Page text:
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Fig 5. Loss of epidermal Gαq correlates with defects in reepithelialization of cutaneous wounds.

Top panel: the epithelial tongue as evidenced by H&E staining (yellow dashed line) is diagrammed and the length quantified. Representative stains and quantification of Ki67 (second panel), K10 (third panel), and K13 (bottom panel) are shown. All quantifications are based on an N = 4 mice per group and proliferation is shown relative to normal adjacent epithelium. Slope was determined by linear regression and statistical significance was determined by Student’s t-test, p<0.05, **p<0.01, ***p<0.001.

https://doi.org/10.1371/journal.pone.0173692.g005

Discussion

Migration is a complex and highly orchestrated process that is essential for maintaining many cell functions under normal and pathologic conditions. Here, we demonstrate a novel role for Gαq in facilitating acquisition of a stress-induced migratory phenotype in epidermal cells in the context of Gα11 loss. Under normal conditions, loss of Gα11/q signaling does not demonstrate any overt effects but upon wounding, Gα11/q-null cells exhibit a remarkable inability to initiate the standard migratory response both in vitro and in vivo. This migratory defect correlates strongly with an inability to engage in the normal differentiation and proliferative programs that are initiated upon wounding and consequently lead to significantly delayed wound closure. These results have strong implications for our current understanding for the management of chronic wounds and aggressive malignancies whose pathologic hallmarks include the acquisition of a migratory phenotype.

Migration of keratinocytes, either collectively or as single cells, depends on the integration of internal and external cues to achieve directed movement [31]. These extracellular cues involve growth factors including members of the EGF, FGF, insulin, and VEGF families [32]. Gα proteins have been shown to be critical in the transactivation of many of these growth factor receptors and in some cases this transactivation has been shown to have pathologic consequences including tumor development and metastasis [3335]. Despite the significant contribution of other Gα family members with migration, remarkably little is known regarding the specific role of Gαq in epidermal motility. LPA has been shown to activate Gα11/q signaling pathways and drive cell proliferation, differentiation, and migration in keratinocytes, similar to the effect observed upon TGF-β stimulation [36]. Conversely, transactivation of the insulin-like growth factor I receptor (IGF1R) by UTP-stimulated P2Y purinergic receptors inhibits PI3K activation in a Gαq-dependent manner, blocking subsequent keratinocyte migration [37, 38]. However, in other contexts, Gαq is critical for activation of PI3K, MAPK, and other motility-associated pathways [39], suggesting that the role of Gαq in migration may be to integrate multiple and sometimes conflicting extracellular signals to achieve appropriate cellular responses.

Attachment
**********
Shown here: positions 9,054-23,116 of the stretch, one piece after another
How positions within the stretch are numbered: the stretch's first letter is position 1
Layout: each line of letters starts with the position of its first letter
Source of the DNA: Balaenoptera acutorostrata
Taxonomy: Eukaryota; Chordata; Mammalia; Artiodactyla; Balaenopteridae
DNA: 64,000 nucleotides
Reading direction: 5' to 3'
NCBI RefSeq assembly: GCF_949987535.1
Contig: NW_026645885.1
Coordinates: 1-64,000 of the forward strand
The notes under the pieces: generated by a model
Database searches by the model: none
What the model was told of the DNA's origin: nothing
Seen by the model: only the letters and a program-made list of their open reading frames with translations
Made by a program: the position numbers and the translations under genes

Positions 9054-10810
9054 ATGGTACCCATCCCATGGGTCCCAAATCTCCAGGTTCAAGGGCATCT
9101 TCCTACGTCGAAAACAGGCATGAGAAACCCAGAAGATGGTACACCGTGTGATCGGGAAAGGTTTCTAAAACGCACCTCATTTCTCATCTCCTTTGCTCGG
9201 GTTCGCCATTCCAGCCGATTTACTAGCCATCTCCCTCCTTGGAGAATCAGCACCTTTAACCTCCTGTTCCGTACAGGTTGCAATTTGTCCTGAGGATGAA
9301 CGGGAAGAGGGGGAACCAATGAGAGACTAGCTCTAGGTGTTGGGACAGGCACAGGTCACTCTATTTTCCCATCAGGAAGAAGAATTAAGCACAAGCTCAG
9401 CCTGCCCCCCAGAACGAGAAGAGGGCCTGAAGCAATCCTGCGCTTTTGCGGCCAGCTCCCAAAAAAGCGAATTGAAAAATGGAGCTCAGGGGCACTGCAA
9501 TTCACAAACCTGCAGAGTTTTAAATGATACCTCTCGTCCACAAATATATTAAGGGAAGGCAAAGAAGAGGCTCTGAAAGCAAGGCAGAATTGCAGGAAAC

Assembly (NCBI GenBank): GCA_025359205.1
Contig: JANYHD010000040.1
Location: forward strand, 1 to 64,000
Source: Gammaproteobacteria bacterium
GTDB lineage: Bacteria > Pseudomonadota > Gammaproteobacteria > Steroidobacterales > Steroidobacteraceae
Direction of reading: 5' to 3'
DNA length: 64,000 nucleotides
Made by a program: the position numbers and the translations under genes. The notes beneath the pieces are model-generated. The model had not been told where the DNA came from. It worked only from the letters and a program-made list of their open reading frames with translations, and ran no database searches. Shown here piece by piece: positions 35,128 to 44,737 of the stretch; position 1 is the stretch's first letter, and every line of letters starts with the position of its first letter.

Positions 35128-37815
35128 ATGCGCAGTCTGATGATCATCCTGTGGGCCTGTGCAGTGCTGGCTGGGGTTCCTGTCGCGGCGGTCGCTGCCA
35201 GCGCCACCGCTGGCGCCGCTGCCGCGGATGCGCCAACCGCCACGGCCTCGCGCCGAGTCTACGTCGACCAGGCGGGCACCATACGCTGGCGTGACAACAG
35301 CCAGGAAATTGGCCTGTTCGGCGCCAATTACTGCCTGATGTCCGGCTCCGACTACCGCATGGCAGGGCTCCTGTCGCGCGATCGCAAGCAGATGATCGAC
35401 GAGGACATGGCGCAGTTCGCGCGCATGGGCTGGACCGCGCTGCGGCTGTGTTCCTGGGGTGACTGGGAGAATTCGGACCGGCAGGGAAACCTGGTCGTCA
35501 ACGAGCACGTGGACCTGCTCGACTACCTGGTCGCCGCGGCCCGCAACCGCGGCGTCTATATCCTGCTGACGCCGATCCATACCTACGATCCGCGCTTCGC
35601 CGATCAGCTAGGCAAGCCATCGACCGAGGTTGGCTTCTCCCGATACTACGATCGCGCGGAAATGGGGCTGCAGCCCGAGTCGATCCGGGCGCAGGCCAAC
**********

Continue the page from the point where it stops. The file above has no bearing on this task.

Wound healing is a clear example of a process that involves such an incorporation of multiple complex signaling networks. In order to restore barrier function, keratinocytes must coordinate migration, proliferation, and differentiation within a dynamic extracellular space. After acute injury, keratinocytes at the margin of wounds begin to migrate towards the wound bed. Proximity to the proinflammatory cytokines secreted at the wound bed leads to a number of phenotypical changes, including downregulation of proliferative and differentiation markers such as Ki67 and K10 [28]. At the same time, epidermal cells trailing the migrating keratinocytes engage in a hyperproliferative program to support the wound healing process [28]. Indeed, WT keratinocytes demonstrate a burst of proliferation at the trailing edge of the epithelial tongue that is nearly twice that of normal epithelium while simultaneously downregulating proliferation at the leading edge. Conversely, Gα11/q-null keratinocytes show a remarkably dampened response to stimuli, with an only slightly increased level of proliferation in the distal tongue section and a relatively unchanged level of proliferation at the leading edge. A similar trend is observed with respect to differentiation, as Gα11/q-null cells show little to no downregulation of K10, while WT cells actively engage in dedifferentiation at the wound bed.